Marilyn Manson’s interview with ‘The Guardian’ has gone viral because he is still Marilyn Manson

Manson performing in Solvenia earlier this year.
Image: Andrej Tarfila/REX/Shutterstock

Someone should give Guardian journalist Alexis Petridis a cup of tea for making it through his interview with Marilyn Manson. I’d call it predictably bizarre, but honestly that’s a complete oxymoron in this case.

Marilyn Manson is clearly intelligent, and he likes to experiment both musically and socially. He is also quite deliberately terrifying, as Petridis found out first-hand in an interview.

The interview is an interesting read, examining a microcosm of celebrity, anarchy, and individuality like Marilyn Manson can’t fail to be original. This tag-line enough was plenty to pique Twitter’s collective interest, garnering over 400 re-tweets so far. Thee encounter with the rock star did not disappoint.

Petridis escaped unscathed, and constructed a fascinating piece of journalism after being flicked in the genitals and having a fake gun (although he wasn’t to know it was fake) pointed at his head. It becomes clear over the course of the interview that Manson has a sense of humour about his rock persona. His farewell line to the journalist, “I’ll find out where you fucking live” is clearly self-satirising, echoing a song in his new album Heaven Upside Down. But this joking oscillates between dark humour and straight up harassment.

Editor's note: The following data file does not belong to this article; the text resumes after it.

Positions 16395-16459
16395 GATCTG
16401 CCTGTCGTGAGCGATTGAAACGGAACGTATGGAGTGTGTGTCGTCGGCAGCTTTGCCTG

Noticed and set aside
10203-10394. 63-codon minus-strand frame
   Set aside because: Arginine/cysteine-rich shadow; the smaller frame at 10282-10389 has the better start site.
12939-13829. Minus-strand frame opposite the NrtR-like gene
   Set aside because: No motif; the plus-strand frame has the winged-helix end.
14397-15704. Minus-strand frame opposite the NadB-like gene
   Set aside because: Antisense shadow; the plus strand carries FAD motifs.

It’s fair enough to say a journalist preparing to interview Manson should be ready to be shocked, perhaps even offended. Manson’s pushing of societal sensitivities is part of his musical style, so a certain amount of shock is inevitable.

But flicking a journalist’s genitals and pointing a fake firearm at him isn’t just pushing boundaries, it’s physical intimidation. Inflicting pain and fear for the sake of it isn’t breaking any meaningful taboo, it’s not exposing any societal boundary, and it’s not original. In fact I can think of nothing more re-hashed than the exploitation of fame and/or notoriety to intimidate others. Petridis may be able to stomach such displays, but that’s a testament to his nerve rather than Manson’s self-cultivation.

That being said the interview is certainly worth a read, as the beauty of it lies not in Manson’s efforts to discomfit the journalist, but in Petridis’ account of the musician. Interviews normally try to get to the heart of something or someone, but this option isn’t really open to Petridis as Manson is a very carefully (and intelligently) constructed bundle of contradictions. The journalist manages to pick apart some of the hysteria surrounding the star as well, allegations that he’s the antichrist etc.

So a big well done to Alexis Petridis for a difficult and thoughtful interview, and maybe the Guardian will buy him a cup for his next one.

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